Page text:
In a March 27 Spotlight, I mentioned how our Michigan State University Extension Michigan Fresh program educates on fruits, vegetables, flowers and ornamentals as well as food safety, food storage, food preservation and gardening. In addition to this long list of important subjects, the Michigan Fresh work team is also busy on many other projects.

Extension educator Eileen Haraminac took over the coordination of the Michigan Fresh team upon Kathe Hale’s retirement.

Extension educator Joyce McGarry is busy heading up new fact sheet development. The team consists of Mary Dunckel, Michelle Jarvie, Ronald E. Kinnunen, Amanda Knox, Laurie Messing, Jeannie Nichols, Jeannine Schweihofer and Rob Weber. Team members arecompiling information on meats: pork, lamb, poultry, beef and fish. In the future, they will compile information for fact sheets on dairy products. Michigan Fresh fact sheets have been available at many of the farmers markets throughout the state as well as online. The fact sheets are also available in Arabic and Spanish. Find them on the Michigan Fresh website: http://msue.anr.msu.edu/program/info/mi_fresh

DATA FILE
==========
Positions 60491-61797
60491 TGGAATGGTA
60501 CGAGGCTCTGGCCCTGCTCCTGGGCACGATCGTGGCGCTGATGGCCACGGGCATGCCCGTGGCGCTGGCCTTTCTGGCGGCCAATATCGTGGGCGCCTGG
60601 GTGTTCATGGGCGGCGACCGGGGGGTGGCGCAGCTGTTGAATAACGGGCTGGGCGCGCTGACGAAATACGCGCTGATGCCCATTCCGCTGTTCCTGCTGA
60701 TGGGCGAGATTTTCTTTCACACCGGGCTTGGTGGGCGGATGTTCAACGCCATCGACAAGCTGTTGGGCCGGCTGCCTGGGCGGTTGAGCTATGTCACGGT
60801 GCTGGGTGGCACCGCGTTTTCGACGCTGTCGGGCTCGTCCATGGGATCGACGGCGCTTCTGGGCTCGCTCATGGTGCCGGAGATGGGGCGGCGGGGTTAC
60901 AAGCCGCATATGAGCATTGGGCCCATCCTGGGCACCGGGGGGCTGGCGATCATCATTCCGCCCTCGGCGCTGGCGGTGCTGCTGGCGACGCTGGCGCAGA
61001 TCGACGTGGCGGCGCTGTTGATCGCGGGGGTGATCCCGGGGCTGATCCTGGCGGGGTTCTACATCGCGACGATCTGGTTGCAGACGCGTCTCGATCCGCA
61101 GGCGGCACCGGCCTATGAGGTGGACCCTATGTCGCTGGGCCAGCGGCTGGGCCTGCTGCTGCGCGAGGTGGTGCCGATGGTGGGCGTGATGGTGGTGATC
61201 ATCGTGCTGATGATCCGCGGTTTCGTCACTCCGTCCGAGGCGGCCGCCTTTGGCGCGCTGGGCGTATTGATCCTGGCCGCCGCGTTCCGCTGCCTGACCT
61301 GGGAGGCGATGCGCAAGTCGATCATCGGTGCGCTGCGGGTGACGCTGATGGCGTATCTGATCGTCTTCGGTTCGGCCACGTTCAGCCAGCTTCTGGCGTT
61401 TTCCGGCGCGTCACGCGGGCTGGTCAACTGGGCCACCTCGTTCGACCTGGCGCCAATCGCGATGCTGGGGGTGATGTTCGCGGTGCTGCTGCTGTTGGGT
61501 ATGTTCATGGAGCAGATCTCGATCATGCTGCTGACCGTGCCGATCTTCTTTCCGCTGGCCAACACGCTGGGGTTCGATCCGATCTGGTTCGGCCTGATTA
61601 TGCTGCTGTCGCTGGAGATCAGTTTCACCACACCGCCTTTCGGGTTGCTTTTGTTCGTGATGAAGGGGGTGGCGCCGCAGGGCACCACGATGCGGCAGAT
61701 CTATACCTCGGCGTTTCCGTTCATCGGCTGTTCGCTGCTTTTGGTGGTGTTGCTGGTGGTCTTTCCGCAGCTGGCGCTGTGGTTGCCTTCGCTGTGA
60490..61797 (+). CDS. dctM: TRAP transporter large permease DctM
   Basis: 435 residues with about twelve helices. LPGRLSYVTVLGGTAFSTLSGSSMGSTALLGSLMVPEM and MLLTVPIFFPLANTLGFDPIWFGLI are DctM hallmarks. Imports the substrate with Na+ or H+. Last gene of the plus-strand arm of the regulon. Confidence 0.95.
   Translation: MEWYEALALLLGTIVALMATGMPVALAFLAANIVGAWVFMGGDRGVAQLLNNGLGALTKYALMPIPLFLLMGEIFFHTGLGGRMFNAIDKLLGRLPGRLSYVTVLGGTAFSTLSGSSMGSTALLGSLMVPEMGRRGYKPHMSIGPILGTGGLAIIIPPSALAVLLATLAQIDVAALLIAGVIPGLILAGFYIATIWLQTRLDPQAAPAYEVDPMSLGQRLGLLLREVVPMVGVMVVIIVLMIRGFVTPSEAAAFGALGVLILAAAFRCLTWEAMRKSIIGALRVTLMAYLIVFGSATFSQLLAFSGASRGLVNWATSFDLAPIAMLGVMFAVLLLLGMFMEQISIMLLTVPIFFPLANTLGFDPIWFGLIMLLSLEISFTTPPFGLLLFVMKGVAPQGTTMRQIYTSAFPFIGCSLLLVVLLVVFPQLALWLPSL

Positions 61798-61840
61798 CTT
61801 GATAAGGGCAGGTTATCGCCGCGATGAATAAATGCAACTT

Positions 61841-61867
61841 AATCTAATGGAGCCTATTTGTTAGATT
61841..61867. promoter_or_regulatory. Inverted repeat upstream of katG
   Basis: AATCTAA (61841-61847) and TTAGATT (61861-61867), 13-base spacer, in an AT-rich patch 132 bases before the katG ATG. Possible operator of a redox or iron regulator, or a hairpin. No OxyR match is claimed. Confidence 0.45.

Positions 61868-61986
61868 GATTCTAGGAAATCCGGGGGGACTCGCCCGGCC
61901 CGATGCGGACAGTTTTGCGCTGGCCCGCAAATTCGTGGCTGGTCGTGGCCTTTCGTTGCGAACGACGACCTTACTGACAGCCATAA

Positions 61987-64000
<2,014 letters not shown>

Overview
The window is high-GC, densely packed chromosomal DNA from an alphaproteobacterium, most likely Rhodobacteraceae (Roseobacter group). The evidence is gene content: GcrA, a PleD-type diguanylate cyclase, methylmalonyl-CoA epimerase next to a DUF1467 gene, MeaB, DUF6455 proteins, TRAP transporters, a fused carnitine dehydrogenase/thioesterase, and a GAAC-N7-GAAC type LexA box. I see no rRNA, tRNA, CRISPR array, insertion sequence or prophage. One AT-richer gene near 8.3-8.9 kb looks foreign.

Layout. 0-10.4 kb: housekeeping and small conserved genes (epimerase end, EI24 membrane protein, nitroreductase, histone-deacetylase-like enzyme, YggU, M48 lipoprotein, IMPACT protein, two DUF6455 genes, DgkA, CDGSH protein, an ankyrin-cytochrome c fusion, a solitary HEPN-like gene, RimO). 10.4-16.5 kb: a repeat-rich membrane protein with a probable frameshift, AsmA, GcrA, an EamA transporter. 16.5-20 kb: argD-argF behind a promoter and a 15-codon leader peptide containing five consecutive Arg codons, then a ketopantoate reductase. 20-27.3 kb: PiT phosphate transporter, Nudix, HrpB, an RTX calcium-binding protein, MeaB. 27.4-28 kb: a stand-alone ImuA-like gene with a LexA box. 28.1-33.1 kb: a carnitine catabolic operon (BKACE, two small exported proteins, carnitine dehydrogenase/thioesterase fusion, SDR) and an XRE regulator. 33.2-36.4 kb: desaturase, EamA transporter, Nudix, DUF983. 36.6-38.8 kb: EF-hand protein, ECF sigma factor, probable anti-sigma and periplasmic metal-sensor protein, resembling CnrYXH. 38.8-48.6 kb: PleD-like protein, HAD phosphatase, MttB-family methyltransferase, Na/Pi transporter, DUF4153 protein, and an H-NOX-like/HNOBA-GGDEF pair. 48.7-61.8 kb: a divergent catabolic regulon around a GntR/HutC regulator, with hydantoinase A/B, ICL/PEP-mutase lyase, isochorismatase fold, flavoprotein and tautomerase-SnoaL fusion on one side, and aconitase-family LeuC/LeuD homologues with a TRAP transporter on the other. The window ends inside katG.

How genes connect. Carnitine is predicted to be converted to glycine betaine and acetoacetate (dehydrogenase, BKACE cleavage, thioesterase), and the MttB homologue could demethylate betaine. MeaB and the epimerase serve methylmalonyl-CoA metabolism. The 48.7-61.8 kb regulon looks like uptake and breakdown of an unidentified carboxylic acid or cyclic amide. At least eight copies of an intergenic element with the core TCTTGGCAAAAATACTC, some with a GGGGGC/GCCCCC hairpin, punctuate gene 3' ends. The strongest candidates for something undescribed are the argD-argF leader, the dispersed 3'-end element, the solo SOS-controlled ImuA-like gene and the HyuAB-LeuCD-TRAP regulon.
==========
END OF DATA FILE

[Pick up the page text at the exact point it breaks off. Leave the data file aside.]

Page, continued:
Other future fact sheets will focus on Michigan chestnuts (Erin Lizotte, Extension educator in the Agriculture and Agribusiness Institute) and growing hops (Greening Michigan Institute Extension educator Rob Sirrine).

Extension program instructor Stephanie Bruno heads up the team that’s developing recipe cards. The team consists of Jennifer Berkey, Becky Henne and Connie Kurple. These new recipe cards will be distributed at several farmers markets to encourage consumers to purchase Michigan-grown food to use as simple ingredients.

 Kristine Hahn and Eileen Haraminac as well as Sean Corp and other MSU Agriculture and Natural Resources (ANR) Communications staff are collaborating with the Eastern Market Corporation to promote a new product ‒ Michigan Fresh Frozen fruits and vegetables. The group is working on recipe cards to be distributed at Detroit Eastern Market and through the Peaches & Greens mobile produce trucks. The cards will promote both the Michigan Fresh program and the new Eastern Market Corporation Michigan Fresh Frozen products.